The Internet exists to facilitate the sharing of resources among participating organisations and individuals. It is estimated that there are between 40 and 60 million people with access to the Internet with over 70 thousand networks assigned unique IP network numbers. The actual physical connection between the various networks which make up the Internet take a variety of forms. The most prevalent are 56Kbps and 1Mbps leased lines but the major backbone networks are connected by lines capable of carrying a massive 45Mbps. These lines are usually paid for by each institution with a dedicated line. However, other links are made via national and local public carriers and the telephone networks. This means that Joe public using a modem from home can correspond with someone across the world for the price of a local telephone call!

Who runs/owns the Internet?

No-one! There is no general overseeing authority for the whole network. Each component network has its own administrative body, policies and rules. However, in reality, certain US government agencies have been more prominent in setting Internet policies and until May 1995 most important decisions came from the National Science Foundation (NSF). Increasingly commercial vendors and large IT and telecommunication companies are making an impact. In addition, a coalition of technically knowledgeable individuals, usually voluntary, guide the development of the Internet, the Internet Society (ISOC). Innovations come from the Internet Architecture Board (IAB) and its task forces and working groups.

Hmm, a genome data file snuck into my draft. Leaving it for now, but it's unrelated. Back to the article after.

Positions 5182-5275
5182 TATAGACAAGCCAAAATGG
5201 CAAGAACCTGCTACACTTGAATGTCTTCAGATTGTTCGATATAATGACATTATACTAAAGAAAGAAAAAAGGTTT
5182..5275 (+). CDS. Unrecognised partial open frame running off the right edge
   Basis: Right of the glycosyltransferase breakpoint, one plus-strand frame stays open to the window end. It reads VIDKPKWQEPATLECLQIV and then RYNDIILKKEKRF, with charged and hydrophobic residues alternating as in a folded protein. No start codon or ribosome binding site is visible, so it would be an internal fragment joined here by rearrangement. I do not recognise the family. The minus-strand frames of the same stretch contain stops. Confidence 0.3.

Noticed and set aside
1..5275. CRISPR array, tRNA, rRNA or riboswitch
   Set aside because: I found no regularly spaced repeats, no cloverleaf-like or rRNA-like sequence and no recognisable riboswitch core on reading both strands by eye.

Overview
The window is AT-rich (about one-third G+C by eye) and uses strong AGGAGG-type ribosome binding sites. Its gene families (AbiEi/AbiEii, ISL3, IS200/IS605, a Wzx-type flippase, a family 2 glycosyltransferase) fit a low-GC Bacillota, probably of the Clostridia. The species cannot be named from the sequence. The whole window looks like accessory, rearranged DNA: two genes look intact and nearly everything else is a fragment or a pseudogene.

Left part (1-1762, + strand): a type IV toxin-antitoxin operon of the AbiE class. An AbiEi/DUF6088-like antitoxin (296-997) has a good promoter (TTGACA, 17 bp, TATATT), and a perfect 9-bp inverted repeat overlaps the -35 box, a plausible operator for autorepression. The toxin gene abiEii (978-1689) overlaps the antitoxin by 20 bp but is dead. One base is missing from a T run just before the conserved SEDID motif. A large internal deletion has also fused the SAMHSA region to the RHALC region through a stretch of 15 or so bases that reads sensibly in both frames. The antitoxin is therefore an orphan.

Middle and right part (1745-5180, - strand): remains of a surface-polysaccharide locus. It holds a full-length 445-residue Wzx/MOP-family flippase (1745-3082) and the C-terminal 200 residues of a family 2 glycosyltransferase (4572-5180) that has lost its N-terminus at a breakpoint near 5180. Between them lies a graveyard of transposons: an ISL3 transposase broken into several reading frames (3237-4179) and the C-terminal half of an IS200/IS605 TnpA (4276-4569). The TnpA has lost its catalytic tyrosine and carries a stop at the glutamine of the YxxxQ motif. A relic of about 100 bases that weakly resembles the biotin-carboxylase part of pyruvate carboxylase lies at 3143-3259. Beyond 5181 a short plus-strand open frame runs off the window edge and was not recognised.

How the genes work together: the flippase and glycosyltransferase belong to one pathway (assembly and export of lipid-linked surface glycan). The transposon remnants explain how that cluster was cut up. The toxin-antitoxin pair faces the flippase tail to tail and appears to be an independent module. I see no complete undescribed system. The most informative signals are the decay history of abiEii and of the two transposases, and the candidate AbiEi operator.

The Internet is a co-operating group of independently administrated networks.

1.2 History and Growth of the Internet

The Internet started life as a packet-switching network called ARPANET. It was an experimental project by the US Department of Defence (DoD) to get computers to communicate over wide geographical areas (1969). When, in later years LANs, and WANs, began to proliferate DARPA (Defence Research Projects Agency) began to explore the use of packet switching techniques to communicate with these other types of network. However, ARPANET required a more general set of protocols to allow this goal to be fulfilled so DARPA funded the development of TCP/IP.